For the delivery companies, they get logistics hubs in busy city areas at an affordable price.
In December, SK Energy and GS Caltex gas stations jointly launched QBoo, a gas station-based storage service, in partnership with local start-ups that offer services like washing clothes on demand and trading used goods.
Local battery maker LG Chem is trying to make its supply chain more socially responsible by using blockchain technology.
LG Chem, Ford Motor Company, Huayou Cobalt, IBM and RCS Global announced early this year that they will use blockchain technology to trace and validate ethically-sourced minerals.
The companies have begun a pilot project focused on cobalt supplies to create an open, industry-wide blockchain platform that could ultimately be used to trace and validate a range of minerals used in consumer products. Cobalt, a key material for electric car batteries, is mainly produced in the Democratic Republic of the Congo. Exploiting children and environmental damage during cobalt mining have been cited as major ethical problems.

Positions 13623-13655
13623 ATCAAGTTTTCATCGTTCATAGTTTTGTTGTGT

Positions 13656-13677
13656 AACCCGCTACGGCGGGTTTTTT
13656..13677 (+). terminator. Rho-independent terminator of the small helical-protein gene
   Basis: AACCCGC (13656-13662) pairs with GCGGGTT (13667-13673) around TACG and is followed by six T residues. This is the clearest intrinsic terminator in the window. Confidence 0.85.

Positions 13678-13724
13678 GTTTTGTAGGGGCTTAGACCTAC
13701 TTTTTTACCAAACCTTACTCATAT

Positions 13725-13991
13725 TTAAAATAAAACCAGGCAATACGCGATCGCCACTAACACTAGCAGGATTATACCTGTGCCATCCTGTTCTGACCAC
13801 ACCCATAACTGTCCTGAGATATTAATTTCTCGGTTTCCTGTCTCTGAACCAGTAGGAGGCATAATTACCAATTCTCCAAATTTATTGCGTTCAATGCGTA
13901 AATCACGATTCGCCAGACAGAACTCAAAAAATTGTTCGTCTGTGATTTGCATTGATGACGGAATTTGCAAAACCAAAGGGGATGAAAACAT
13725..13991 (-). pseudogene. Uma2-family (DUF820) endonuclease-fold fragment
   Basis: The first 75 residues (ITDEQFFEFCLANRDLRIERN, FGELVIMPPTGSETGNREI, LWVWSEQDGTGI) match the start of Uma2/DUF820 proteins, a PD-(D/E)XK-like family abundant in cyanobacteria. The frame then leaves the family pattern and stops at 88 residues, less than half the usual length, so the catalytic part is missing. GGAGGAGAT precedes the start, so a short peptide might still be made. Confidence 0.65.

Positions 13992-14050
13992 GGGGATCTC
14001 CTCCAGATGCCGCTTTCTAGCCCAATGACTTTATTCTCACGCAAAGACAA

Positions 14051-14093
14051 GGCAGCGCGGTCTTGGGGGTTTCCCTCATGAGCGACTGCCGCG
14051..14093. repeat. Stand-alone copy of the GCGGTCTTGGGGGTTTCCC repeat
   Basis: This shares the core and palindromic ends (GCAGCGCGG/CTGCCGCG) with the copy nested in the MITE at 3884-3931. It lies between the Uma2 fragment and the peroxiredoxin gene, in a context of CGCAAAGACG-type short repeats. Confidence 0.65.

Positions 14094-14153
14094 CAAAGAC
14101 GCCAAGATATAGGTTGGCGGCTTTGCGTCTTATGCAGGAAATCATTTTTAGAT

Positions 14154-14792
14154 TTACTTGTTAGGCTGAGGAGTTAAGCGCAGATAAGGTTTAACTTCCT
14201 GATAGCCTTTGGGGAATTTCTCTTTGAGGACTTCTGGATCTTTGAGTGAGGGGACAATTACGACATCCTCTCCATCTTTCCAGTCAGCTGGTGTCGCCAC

According to a statement from IBM, an immutable audit trail will be created on the blockchain so that parties in the supply chain can source minerals from miners that meet ethical standards.
Governance is an area Korea is relatively weak in, partly because of the chaebol-based economy.
However, after the country ousted former President Park Geun-hye for bribery and power abuse in 2017, the public has become more sensitive to transparency in politics and corporate governance.
Employees started whistle-blowing about power abuse or unfair corporate culture through social networks and anonymous online forums. The public started expecting more responsible and transparent management from companies.
The Cho family, which controls the country’s largest airline, Korean Air, suffered a string of scandals over bad behavior and employee abuse. The scandals led to former chairman Cho Yang-ho losing his position as a Korean Air director during last March’s shareholders meeting. It was the first time a chaebol head had been ousted by shareholders.